When I’m with a group of people I don’t know well, and the group moves from one place to another, I tend to get insecure and not know whether they still want me there, so I often quietly disappear. Lesson Two: The event is called “Community Weekend” for a reason. The others are there to talk to people, too. It will probably be fine to stay with a group and take part in their conversations even when they change locations. If you’re worried about being annoying, keep in mind that it is actually quite difficult to be so annoying that people will want you to go away. And if that doesn’t help, just have some faith that people will tell you to leave if they really don’t like you.

I have some ideas for one-on-one conversations with a specific person, but it’ll take a bit more practice until I can turn them into something useful.

Cuddling

Scott Alexander writes:

I go into social encounters viewing most people as a combination of scary and boring. I can sometimes overcome that most of the way by spending months getting to know them and appreciate their unique perspective. Or I can cuddle with them for ten minutes. Either one works.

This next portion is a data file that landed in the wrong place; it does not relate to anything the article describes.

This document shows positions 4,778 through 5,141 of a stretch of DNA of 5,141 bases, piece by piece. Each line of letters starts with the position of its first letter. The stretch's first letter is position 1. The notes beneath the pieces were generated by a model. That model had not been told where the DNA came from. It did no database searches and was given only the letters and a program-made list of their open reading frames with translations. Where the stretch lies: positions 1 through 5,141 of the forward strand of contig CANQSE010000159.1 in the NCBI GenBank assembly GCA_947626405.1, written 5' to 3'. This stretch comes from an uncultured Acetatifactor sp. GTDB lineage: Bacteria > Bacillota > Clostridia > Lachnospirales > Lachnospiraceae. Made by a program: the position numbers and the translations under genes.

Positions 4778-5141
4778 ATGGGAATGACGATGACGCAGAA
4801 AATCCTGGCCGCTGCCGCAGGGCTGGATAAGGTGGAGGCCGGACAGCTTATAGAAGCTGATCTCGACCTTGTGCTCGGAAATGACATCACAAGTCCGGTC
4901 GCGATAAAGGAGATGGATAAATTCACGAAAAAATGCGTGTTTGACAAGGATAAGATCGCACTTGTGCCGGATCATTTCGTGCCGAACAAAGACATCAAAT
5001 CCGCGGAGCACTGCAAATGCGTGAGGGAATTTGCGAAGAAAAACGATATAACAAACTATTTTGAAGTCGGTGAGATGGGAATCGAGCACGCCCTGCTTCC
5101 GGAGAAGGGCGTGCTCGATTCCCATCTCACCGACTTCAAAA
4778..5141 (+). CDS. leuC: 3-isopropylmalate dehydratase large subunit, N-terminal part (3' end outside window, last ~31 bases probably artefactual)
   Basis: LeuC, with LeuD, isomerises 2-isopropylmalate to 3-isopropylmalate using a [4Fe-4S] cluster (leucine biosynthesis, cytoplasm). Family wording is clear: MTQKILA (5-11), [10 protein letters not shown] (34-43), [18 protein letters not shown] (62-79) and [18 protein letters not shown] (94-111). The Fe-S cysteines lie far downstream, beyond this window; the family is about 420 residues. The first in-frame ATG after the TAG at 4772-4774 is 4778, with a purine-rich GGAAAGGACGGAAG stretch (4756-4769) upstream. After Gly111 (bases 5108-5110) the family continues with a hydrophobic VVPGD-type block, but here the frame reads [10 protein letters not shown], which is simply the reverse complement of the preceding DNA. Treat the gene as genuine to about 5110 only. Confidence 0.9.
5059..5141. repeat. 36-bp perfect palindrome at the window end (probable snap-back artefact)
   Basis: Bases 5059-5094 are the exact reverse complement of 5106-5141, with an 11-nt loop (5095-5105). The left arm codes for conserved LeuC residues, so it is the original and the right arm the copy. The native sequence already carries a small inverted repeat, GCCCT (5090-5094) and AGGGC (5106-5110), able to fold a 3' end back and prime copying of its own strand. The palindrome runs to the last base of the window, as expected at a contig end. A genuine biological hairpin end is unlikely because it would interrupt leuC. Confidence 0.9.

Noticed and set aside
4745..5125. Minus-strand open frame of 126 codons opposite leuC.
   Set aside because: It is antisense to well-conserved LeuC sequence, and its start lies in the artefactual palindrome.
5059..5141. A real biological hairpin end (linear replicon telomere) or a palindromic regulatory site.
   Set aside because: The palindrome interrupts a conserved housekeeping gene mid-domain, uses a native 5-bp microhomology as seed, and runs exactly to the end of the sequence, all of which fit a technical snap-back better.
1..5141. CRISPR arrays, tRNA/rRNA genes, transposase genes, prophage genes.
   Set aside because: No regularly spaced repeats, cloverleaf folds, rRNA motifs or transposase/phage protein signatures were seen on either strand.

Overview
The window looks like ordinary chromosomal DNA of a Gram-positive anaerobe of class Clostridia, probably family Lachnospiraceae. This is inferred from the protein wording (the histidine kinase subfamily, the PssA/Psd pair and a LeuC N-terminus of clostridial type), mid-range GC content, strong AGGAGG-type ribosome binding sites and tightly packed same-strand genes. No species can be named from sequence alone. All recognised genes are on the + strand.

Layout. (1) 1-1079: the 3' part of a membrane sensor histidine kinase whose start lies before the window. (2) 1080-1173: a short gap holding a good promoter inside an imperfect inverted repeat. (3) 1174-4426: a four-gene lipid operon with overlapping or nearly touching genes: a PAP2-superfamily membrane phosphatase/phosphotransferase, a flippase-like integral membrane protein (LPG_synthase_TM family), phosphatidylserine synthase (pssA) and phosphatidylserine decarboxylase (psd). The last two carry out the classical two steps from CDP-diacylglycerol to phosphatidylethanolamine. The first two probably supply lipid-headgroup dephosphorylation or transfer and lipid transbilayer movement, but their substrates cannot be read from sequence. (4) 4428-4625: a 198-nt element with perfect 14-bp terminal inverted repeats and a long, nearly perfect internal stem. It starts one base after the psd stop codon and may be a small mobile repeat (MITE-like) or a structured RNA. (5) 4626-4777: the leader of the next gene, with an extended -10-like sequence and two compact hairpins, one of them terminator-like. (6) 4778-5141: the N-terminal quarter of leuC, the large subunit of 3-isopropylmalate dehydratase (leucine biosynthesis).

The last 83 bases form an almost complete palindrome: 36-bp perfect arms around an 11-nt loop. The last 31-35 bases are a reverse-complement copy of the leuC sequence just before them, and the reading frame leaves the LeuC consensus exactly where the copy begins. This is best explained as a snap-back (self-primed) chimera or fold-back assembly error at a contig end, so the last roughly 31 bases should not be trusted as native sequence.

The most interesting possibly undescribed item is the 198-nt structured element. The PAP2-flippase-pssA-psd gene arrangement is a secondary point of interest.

Ever since I read this, it has been part of my identity. Now I’m not so sure. I still think cuddling is awesome and it can calm me when I’m stressed out, but it did not really make me feel more comfortable around people I didn’t know and was scared of. Apparently, for me, to feel good about cuddles, I need some kind of relationship to be already present, or it will feel uncomfortable for me. Fortunately though, depending on the person, it doesn’t take more than a few minutes of contact to get to point where I feel comfortable cuddling someone. (I’m referring here to the stuff that’s been going on in the Blanket Fort. Regular everyday hugs work all the time with everyone, and I got quite a few of those at the Weekend for which I am very grateful.)